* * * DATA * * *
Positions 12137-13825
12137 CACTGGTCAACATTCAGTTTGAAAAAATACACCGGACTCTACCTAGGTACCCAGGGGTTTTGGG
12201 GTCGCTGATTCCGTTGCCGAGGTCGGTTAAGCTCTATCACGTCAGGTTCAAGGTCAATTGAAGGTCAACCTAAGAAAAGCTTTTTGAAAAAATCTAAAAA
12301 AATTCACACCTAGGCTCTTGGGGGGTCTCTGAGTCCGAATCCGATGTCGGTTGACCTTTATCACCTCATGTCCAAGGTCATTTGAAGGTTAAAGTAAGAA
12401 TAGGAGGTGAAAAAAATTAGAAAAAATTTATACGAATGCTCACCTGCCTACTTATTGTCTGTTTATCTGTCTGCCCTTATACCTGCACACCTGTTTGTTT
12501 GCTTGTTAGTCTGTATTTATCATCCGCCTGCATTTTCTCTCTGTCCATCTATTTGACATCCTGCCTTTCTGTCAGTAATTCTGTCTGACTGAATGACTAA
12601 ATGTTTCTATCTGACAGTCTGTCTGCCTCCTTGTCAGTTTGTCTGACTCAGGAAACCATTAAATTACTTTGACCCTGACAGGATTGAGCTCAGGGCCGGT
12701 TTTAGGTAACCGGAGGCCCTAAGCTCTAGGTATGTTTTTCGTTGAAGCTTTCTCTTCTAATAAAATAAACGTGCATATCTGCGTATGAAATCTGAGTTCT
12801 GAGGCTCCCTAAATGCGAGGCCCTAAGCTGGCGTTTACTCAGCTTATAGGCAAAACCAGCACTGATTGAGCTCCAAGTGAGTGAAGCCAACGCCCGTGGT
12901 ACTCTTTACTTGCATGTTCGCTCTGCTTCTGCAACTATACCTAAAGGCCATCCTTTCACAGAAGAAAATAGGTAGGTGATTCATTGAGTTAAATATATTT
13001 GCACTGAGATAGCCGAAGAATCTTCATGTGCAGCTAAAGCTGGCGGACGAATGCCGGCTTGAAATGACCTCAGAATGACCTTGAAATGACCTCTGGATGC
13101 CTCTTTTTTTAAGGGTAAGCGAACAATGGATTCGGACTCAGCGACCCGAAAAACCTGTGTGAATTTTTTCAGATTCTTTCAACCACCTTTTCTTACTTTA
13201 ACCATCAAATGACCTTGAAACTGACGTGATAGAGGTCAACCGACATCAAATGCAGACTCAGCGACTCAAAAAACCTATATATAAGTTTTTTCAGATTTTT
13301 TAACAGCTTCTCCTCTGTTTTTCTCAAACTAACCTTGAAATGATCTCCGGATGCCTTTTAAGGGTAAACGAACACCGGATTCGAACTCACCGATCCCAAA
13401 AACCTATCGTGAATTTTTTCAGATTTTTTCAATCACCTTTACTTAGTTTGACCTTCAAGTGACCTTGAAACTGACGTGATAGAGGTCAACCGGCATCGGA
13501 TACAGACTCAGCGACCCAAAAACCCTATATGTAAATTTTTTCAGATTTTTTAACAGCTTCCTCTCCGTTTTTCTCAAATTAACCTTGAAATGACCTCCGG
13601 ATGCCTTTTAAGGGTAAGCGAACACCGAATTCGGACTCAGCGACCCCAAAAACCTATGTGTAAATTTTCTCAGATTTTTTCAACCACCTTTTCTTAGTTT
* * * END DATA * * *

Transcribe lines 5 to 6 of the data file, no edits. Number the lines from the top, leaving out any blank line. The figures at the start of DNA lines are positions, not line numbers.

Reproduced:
12401 TAGGAGGTGAAAAAAATTAGAAAAAATTTATACGAATGCTCACCTGCCTACTTATTGTCTGTTTATCTGTCTGCCCTTATACCTGCACACCTGTTTGTTT
12501 GCTTGTTAGTCTGTATTTATCATCCGCCTGCATTTTCTCTCTGTCCATCTATTTGACATCCTGCCTTTCTGTCAGTAATTCTGTCTGACTGAATGACTAA